Last year you told us that, despite planned and actual investments in predictive maintenance, you were not all that happy with the results of these.
What a difference a year can make – more PdM technologies than ever are being deployed, often in targeted and complementary fashion, and your levels of satisfaction are on the way up. Even the challenges to success have shifted away from how to define expected benefits and more to whether you have enough people (and the right people) to execute effectively.
Read on for the survey highlights, and then download the full set of 2017 PdM survey data.
Decision-making authority and prescriptive analytics
Data from the first two questions of the survey – what is your job function (see Figure 1) and how many plants does your organization manage (see Figure 2) – demonstrate further progression of the trends identified last year.
A plurality of 2017 respondents (22.5%) still identify as maintenance managers, with reliability engineers as the next largest category (15.7%). Technicians were more strongly represented this year in both maintenance and reliability, and several non-MRO job categories continue to hold steady over time (controls and applications engineers, sales and marketing, and executive-level).
The decline of traditional “plant” job titles continues, as these positions seem to be evolving into one of the more-specialist categories listed under both maintenance and reliability. However, it is worth noting that you also told us that decision-making power over monitoring tools and configurations still resides primarily in the hands of the plant manager (37.5%) and the maintenance manager (57.9%), despite the fact that significantly fewer of these job roles seem to exist now than in 2014. Some decision-making authority does rest with the reliability engineer (25.0%) and maintenance engineer (23.0%), perhaps reflecting that those job titles are on the rise.
It’s useful to consider these data in the context of the trend in total number of plants organizations are managing. Figure 2 spotlights the continuing trend toward plant consolidation, with the number of single-plant operations having dropped by almost 40% since late 2014, and the number of operations with 15 or more plants having increased by 43%. When contrasted with job title data, it suggests that plant managers are often being asked to take responsibility for more than one plant at a time – a finding that was reinforced by our 2017 Workforce survey, in which 47% of respondents told us that their current responsibilities include additional plants beyond their primary location (see our February 2017 cover story).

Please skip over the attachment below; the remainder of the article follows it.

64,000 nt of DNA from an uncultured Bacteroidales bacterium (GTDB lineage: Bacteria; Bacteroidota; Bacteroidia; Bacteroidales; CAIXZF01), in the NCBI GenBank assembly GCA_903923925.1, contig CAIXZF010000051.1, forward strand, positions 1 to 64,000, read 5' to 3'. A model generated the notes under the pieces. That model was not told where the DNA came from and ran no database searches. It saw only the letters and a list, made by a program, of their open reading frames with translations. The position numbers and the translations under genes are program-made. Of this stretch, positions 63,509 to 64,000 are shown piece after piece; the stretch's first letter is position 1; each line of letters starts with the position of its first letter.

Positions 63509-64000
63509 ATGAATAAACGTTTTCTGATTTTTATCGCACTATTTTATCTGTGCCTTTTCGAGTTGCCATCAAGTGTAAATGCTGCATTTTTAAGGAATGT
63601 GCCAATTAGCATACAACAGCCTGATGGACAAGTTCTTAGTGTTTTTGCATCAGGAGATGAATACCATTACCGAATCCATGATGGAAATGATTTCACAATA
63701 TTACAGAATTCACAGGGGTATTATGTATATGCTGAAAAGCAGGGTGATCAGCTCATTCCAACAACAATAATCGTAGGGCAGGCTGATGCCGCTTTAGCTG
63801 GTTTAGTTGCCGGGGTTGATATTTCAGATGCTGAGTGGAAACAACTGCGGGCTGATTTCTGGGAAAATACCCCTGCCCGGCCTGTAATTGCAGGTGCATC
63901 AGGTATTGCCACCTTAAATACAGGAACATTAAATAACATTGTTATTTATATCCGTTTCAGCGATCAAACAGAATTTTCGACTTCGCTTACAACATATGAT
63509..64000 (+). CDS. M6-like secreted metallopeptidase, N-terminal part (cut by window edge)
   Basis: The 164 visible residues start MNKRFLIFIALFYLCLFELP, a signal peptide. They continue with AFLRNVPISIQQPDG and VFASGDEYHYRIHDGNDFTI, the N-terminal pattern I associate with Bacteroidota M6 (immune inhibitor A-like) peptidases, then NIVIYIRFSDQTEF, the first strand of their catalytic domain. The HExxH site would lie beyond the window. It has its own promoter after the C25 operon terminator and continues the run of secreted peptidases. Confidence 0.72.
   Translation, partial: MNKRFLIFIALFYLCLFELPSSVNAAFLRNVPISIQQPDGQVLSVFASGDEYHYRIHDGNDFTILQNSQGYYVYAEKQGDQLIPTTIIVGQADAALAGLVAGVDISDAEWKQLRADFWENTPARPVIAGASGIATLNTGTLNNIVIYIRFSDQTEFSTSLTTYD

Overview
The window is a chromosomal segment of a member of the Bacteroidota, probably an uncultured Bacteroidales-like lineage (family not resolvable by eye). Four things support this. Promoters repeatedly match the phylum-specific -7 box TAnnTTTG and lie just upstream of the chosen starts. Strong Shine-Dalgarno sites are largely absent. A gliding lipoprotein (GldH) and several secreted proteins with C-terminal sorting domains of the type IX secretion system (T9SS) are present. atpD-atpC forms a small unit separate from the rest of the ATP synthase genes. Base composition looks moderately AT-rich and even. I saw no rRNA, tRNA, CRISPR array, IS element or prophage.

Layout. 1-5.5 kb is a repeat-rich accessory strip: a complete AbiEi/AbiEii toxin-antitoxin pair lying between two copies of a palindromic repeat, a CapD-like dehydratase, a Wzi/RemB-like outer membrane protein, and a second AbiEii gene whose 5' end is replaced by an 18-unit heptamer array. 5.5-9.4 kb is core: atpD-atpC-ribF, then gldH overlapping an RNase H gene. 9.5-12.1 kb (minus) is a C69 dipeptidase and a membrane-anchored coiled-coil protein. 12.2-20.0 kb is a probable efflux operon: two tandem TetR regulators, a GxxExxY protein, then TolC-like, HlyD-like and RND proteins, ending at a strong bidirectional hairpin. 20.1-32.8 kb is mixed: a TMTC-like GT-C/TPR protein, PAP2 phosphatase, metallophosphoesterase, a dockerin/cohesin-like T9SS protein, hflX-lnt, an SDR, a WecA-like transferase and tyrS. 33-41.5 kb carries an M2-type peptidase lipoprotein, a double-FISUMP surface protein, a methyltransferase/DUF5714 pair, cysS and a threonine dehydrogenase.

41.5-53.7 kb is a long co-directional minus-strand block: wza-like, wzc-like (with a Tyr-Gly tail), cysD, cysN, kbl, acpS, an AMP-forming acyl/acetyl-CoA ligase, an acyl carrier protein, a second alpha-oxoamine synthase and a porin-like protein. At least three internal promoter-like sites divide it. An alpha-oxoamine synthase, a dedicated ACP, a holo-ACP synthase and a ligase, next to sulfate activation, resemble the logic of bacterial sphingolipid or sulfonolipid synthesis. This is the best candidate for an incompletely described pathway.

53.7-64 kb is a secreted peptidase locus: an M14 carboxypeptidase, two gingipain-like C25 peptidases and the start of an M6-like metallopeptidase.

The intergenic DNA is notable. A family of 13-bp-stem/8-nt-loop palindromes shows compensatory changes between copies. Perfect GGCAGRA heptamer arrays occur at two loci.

For this year’s survey, we also wanted to ask about how and your teams are approaching the Next Big Thing: prescriptive analytics. If predictive maintenance is concerned with what is likely to happen to an asset based on a given set of condition monitoring data, prescriptive analytics is the logical next step, using those data sets as well as other less-traditional data sets (such as MES, ERP, and/or GIS data) to identify a set of actions or decision options that will address the earlier prediction.
In essence, prescriptive analytics extracts actionable insight from piles of data, answering the question, “What is the best course of action for a given situation?” Also, as machine learning and predictive modeling offerings get more sophisticated (and affordable), prescriptive analytics can continually take in new data to re-predict and re-prescribe, thus learning with plant teams by improving prediction accuracy and prescribing better options over time.
This year’s PdM asked two brief questions to identify where on the prescriptive maintenance spectrum you and your industry peers would place yourselves (see Figures 3 and 4). The good news is that almost half of respondents (45.1%) indicated they were engaging in some form of proactive maintenance approach, whether predictive or prescriptive. Of those who indicated they were exploring prescriptive options, 37.4% said they were engaged now with prescriptive maintenance, and an additional 10.7% said there was money in this year’s budget for prescriptive. (Just under 30% of respondents indicated that they have no plans in this direction.)